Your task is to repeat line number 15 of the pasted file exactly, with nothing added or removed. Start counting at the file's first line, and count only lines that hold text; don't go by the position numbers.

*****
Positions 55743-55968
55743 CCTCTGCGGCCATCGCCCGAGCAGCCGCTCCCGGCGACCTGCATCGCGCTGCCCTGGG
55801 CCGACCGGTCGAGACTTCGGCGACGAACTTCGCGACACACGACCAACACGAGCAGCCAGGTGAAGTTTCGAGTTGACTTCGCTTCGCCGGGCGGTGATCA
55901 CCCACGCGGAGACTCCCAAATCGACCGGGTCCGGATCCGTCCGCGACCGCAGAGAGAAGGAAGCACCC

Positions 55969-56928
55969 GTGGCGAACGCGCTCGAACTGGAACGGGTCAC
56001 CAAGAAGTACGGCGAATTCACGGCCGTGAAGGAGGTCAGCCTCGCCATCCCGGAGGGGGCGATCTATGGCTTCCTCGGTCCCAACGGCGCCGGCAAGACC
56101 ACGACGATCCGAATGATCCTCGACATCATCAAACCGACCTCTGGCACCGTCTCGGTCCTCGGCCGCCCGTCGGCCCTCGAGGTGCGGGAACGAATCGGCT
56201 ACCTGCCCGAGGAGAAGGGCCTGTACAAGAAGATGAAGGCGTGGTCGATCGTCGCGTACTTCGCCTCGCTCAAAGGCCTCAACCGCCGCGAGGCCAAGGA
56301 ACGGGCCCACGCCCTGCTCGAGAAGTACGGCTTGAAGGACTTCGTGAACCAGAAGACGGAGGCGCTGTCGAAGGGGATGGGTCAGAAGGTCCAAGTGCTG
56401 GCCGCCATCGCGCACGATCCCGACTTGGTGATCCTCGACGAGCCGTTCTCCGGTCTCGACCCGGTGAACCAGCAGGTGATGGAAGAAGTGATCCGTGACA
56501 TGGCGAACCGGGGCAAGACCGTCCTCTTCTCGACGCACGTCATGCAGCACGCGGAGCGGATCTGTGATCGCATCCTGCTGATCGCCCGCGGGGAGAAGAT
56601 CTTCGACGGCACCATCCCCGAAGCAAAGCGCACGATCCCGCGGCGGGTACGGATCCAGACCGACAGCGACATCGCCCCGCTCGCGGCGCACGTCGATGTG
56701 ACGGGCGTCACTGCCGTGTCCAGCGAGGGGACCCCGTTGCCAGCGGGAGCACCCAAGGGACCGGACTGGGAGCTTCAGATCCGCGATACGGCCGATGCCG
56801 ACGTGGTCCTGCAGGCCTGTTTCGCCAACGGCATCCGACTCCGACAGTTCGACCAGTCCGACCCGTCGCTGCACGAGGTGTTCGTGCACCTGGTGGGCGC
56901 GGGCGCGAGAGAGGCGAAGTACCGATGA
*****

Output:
56801 ACGTGGTCCTGCAGGCCTGTTTCGCCAACGGCATCCGACTCCGACAGTTCGACCAGTCCGACCCGTCGCTGCACGAGGTGTTCGTGCACCTGGTGGGCGC